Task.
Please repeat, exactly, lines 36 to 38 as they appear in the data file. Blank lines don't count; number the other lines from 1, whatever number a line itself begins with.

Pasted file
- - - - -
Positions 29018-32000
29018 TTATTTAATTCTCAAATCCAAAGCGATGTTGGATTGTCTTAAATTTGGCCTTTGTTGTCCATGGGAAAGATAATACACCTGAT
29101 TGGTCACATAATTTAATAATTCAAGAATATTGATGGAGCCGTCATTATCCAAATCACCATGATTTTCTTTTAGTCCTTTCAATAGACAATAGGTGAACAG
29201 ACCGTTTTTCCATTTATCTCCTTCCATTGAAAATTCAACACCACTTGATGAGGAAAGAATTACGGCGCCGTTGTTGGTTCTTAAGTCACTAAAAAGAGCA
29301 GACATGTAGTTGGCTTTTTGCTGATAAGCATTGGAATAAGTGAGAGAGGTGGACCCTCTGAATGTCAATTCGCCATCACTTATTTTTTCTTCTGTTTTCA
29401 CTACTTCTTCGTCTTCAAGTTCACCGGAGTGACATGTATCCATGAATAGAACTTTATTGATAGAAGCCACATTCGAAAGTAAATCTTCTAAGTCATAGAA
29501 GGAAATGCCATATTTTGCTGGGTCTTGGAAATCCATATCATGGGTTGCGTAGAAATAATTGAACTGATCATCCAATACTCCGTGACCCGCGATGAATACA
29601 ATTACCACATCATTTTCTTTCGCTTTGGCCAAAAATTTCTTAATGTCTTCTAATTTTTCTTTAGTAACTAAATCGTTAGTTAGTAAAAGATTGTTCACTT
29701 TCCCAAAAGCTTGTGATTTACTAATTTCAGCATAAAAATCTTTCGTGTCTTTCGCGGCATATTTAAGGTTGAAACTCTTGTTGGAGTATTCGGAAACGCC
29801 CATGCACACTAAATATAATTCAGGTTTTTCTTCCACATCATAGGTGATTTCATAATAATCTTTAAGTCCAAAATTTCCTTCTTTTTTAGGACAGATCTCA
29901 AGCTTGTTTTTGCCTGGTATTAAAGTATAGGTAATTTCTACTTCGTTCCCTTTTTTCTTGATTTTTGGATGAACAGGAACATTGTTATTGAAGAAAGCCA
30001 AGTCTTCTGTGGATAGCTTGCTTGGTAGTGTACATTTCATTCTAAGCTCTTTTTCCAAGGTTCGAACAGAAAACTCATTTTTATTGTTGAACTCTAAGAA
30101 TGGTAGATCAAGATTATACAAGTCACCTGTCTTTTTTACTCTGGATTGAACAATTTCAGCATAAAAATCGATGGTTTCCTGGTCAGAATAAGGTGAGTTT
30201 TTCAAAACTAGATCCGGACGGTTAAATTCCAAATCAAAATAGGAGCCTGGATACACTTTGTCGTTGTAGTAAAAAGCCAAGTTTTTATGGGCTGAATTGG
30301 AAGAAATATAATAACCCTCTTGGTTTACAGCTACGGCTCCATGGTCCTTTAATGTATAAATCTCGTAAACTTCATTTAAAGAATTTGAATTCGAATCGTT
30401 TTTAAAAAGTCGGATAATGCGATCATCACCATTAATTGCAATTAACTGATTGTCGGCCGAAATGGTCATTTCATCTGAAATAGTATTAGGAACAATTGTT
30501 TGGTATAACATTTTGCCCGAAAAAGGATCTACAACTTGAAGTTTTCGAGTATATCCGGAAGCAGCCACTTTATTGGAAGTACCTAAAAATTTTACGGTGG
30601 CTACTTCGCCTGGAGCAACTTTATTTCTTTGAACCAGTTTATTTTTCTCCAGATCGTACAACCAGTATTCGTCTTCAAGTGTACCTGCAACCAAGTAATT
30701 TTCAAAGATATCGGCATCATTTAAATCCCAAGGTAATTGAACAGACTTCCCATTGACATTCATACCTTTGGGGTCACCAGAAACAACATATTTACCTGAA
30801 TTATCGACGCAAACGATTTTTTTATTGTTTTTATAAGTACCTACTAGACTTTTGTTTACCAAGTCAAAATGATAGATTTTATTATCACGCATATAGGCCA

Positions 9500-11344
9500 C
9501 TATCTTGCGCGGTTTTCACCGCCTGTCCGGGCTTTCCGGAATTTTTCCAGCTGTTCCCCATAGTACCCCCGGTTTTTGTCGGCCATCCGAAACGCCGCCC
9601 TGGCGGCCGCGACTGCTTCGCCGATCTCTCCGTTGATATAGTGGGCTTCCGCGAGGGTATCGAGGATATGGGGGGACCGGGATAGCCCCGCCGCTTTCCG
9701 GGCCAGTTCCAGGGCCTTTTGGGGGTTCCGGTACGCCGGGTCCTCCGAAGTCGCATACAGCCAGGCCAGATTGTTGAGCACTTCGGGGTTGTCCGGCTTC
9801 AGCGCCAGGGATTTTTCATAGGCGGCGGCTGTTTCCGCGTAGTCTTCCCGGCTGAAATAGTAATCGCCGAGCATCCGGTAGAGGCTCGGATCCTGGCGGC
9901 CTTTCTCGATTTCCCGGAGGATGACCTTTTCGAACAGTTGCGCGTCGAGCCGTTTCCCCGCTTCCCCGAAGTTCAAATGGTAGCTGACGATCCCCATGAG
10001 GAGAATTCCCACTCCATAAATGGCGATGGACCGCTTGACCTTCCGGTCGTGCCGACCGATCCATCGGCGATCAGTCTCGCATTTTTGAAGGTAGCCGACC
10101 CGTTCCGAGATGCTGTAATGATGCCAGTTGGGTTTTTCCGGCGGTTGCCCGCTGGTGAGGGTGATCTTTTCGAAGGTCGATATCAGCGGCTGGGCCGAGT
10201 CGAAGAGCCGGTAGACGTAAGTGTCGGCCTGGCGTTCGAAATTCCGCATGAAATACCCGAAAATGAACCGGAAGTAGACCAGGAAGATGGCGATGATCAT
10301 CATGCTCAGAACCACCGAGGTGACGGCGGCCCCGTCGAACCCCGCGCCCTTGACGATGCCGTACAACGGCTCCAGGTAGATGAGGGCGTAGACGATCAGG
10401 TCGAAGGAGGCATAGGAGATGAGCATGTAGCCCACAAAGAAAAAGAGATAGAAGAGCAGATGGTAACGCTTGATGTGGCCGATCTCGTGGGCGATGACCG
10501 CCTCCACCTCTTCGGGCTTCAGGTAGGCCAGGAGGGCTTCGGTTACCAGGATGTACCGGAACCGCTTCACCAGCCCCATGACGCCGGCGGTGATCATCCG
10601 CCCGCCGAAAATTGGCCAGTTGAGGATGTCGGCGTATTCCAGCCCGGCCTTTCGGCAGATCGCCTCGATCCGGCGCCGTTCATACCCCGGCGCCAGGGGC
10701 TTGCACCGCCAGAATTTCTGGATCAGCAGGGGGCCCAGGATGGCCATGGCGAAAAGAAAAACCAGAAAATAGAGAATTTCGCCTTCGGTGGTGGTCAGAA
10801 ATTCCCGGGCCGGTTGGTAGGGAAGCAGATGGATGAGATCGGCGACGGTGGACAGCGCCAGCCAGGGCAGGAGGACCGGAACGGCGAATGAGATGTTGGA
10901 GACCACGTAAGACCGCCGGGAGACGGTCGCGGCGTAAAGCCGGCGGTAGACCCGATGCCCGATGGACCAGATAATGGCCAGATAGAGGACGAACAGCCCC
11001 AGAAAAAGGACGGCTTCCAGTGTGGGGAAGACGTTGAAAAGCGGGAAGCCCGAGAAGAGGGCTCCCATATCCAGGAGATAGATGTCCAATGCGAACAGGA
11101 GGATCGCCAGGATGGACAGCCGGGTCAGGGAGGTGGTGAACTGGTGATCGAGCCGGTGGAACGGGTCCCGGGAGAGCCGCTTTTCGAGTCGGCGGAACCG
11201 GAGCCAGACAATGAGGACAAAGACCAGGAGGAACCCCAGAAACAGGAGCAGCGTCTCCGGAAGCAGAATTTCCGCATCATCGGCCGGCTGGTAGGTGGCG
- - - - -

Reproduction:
10801 ATTCCCGGGCCGGTTGGTAGGGAAGCAGATGGATGAGATCGGCGACGGTGGACAGCGCCAGCCAGGGCAGGAGGACCGGAACGGCGAATGAGATGTTGGA
10901 GACCACGTAAGACCGCCGGGAGACGGTCGCGGCGTAAAGCCGGCGGTAGACCCGATGCCCGATGGACCAGATAATGGCCAGATAGAGGACGAACAGCCCC
11001 AGAAAAAGGACGGCTTCCAGTGTGGGGAAGACGTTGAAAAGCGGGAAGCCCGAGAAGAGGGCTCCCATATCCAGGAGATAGATGTCCAATGCGAACAGGA